Inuit groups decry conservation listing proposal for polar bears
Norway proposing to list polar bears under migratory species convention
Inuit attending a conference this week in Ecuador that focuses on international rules governing migratory species, say a proposal to list polar bears in yet another global convention is unnecessary and might actually undermine current species management in Canada.
Norway is proposing that the polar bear be listed in Appendix II of the Convention on the Conservation of Migratory Species of Wild Animals, a convention to which Canada is considered a “range state,” meaning migratory species spend at least some part of the year there.
This is a problem.
Because If polar bears are deemed to have an “unfavourable conservation status” and wind up in Appendix II of that convention, Canada would be compelled to negotiate international agreements for their conservation and management.
“The [Canadian Migratory Species] has an ethical responsibility to consider how a polar bear listing will help — rather than undermine — the complex work involved in adaptively managing the species,” said Inuit Tapiriit Kanatami President Terry Audla, in a Nov. 6 news release.
“The proposal under consideration does not explain how a listing will enhance existing conservation mechanisms at the international, national and regional levels — some of them more than 40 years old — that are well-managed and collaborative, supporting both the conservation of the polar bear and the interests of Inuit.”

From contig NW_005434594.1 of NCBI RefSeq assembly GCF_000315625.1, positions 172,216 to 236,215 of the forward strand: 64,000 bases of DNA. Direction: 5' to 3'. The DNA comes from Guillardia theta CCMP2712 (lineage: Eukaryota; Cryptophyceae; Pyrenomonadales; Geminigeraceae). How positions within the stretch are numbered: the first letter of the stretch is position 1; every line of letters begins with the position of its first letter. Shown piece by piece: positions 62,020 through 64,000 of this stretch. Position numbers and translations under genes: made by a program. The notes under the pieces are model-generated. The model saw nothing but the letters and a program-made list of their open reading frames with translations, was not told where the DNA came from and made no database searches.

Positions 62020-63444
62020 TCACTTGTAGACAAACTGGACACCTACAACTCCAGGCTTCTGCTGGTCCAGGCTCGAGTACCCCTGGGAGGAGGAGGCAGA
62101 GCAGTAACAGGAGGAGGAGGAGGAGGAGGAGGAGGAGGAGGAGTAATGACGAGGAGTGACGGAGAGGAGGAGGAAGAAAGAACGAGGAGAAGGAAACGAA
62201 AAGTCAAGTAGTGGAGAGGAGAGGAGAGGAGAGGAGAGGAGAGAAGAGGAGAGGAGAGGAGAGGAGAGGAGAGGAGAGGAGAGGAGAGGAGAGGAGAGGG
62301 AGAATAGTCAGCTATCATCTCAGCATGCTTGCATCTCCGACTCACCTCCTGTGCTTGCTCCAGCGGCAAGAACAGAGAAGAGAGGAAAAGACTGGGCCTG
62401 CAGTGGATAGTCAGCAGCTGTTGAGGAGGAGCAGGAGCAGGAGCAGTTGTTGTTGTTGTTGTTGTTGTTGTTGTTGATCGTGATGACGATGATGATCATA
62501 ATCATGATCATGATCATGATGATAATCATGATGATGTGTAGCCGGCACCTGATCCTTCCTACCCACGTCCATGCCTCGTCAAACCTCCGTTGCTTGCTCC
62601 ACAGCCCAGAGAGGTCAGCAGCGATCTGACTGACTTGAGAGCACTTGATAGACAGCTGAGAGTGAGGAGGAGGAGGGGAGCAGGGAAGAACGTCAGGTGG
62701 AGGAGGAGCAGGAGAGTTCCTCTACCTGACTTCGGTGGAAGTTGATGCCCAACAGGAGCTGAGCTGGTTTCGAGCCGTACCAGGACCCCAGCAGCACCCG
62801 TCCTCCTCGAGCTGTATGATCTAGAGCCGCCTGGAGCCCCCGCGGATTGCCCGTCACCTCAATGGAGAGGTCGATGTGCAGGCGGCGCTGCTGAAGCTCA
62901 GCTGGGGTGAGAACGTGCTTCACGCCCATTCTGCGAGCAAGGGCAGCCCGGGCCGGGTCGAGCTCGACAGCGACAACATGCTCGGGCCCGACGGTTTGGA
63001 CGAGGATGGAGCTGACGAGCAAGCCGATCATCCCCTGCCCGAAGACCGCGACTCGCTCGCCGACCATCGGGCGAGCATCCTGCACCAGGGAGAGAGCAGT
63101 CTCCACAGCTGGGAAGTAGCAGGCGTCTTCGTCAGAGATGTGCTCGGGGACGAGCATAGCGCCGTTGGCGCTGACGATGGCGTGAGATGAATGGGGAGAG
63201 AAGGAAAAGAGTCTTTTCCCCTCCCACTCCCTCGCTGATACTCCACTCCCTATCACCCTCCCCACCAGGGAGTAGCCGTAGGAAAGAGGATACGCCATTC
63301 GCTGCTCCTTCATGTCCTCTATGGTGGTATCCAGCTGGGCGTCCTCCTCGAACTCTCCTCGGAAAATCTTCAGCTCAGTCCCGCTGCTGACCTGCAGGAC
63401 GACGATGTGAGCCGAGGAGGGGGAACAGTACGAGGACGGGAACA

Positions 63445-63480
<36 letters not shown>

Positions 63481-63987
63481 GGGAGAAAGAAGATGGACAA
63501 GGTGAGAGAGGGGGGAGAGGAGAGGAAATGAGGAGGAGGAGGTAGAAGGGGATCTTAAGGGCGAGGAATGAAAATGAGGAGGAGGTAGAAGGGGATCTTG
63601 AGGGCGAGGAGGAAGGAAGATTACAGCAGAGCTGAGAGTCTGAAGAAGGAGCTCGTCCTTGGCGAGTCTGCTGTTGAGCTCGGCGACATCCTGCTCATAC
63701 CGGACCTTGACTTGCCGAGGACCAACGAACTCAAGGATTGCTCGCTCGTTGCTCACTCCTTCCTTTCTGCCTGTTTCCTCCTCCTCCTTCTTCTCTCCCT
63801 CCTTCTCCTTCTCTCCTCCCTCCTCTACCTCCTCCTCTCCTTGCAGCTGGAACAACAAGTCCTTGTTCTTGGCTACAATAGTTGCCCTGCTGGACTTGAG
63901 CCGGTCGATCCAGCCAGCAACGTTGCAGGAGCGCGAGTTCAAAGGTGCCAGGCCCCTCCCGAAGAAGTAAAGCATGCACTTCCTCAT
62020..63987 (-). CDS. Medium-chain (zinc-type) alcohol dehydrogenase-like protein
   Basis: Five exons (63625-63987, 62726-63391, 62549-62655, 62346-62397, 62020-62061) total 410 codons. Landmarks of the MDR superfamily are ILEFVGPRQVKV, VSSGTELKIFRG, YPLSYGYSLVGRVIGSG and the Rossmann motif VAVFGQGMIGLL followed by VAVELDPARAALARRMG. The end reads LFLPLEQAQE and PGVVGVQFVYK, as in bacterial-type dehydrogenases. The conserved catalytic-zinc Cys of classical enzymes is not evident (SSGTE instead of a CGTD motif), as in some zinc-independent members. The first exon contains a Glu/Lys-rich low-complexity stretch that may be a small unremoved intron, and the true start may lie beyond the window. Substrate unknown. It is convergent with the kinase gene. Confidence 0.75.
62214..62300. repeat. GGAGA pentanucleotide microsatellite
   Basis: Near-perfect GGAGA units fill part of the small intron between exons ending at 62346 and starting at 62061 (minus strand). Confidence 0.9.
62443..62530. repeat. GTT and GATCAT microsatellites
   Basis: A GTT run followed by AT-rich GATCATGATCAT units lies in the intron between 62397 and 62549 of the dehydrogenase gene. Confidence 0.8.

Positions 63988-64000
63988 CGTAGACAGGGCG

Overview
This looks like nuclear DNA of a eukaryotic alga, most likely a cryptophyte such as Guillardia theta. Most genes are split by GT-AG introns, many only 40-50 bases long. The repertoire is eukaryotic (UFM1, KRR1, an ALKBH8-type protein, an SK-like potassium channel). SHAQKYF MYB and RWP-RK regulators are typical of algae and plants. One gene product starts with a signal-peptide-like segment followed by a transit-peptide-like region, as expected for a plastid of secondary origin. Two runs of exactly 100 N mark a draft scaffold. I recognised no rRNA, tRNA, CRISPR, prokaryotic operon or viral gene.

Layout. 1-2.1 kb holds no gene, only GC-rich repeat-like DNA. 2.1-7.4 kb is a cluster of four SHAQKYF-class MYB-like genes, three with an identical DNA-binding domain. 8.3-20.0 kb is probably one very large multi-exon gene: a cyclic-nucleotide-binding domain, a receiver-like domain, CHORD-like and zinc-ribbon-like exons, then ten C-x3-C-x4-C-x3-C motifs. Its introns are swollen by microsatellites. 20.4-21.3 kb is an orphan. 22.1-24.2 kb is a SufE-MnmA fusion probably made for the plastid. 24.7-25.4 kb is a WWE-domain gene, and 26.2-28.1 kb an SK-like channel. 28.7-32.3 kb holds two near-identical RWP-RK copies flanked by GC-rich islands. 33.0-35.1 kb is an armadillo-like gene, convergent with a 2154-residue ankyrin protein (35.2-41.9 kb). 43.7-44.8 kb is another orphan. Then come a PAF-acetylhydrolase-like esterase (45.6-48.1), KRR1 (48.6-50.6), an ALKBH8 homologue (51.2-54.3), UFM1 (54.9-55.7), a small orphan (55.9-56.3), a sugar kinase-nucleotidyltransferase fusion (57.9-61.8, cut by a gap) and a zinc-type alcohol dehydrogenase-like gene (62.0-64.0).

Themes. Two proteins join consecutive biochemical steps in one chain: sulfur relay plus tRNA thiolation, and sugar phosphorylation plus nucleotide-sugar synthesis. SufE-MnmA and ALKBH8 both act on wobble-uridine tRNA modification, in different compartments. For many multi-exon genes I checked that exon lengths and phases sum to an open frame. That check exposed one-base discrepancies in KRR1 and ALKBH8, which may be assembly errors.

Just last December, Canada and four other states renewed the 40-year-old international agreement on polar bear conservation that was first negotiated in 1973, agreeing to add “traditional ecological knowledge” to their management systems.
But, Audla says, the Appendix II proposal for the migratory species convention is recommended, “by a coalition of organizations that vilify Inuit hunting and trade.”
Duane Smith, president of the Inuit Circumpolar Council (Canada), warned in the same news release that this kind of listing can be politically motivated and serve as a “publicity platform” for animal rights and environmental groups.
“What needs to be supported,” Smith said in the release, “is Inuit long-term and hard-earned investments in the on-the-ground management that responds to environmental stressors affecting both wildlife and our communities.”
Jim Goudie, the Nunatsiavut Government’s wildlife manager, is representing Canadian Inuit in Quito, Ecuador this week.
“In Canada, we manage two-thirds of the world’s polar bear sub-populations through modern land claim treaties and co-management regimes,” Goudie said. “Our management systems are highly responsive to ensure sub-population sustainability.”
Just last December, Canada and four other states signed
Based on information from the Convention on Migratory Species website, 79 migratory species pass through or reside in Canada, mostly birds, whales and turtles.